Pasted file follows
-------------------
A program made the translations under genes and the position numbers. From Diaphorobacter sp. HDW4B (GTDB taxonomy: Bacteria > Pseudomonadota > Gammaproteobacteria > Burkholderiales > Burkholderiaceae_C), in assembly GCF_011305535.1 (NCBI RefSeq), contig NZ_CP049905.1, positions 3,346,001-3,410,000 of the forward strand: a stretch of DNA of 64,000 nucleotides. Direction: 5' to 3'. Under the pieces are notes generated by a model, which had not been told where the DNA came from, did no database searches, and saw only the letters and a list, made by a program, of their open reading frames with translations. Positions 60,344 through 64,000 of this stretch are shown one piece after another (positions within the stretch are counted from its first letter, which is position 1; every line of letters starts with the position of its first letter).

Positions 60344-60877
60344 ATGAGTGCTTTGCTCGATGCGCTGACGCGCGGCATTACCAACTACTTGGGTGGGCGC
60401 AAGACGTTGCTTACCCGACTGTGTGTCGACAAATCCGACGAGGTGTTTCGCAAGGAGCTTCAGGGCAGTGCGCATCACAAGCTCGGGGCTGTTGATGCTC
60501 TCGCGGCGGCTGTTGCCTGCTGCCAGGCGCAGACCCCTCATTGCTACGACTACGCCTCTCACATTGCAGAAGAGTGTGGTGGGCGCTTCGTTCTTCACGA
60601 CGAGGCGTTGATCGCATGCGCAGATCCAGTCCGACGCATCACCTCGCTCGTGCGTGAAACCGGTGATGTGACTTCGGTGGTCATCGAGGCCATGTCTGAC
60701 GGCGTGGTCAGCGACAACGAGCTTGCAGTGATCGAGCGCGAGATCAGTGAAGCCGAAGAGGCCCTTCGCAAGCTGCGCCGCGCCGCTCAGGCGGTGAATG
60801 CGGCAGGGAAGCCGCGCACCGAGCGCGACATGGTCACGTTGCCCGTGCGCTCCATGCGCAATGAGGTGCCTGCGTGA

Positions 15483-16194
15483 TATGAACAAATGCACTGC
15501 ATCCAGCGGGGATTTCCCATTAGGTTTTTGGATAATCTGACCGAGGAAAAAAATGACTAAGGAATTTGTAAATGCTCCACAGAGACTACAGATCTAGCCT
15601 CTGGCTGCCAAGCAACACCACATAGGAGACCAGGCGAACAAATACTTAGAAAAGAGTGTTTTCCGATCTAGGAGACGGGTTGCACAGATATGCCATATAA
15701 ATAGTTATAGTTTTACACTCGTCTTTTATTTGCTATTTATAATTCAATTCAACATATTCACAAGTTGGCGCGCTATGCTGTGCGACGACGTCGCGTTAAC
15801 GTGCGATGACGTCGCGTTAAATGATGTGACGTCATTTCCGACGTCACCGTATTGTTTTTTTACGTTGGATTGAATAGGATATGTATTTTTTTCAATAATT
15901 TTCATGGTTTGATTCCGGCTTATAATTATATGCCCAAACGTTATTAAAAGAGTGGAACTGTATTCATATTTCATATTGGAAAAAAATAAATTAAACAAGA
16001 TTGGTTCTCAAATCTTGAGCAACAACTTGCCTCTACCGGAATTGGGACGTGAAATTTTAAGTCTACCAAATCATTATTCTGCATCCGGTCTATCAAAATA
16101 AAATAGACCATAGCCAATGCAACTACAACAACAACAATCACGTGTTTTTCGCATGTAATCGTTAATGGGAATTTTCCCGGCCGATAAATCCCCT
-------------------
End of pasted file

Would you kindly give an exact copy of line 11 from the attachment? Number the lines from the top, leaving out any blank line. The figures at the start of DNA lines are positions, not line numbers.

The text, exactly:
15501 ATCCAGCGGGGATTTCCCATTAGGTTTTTGGATAATCTGACCGAGGAAAAAAATGACTAAGGAATTTGTAAATGCTCCACAGAGACTACAGATCTAGCCT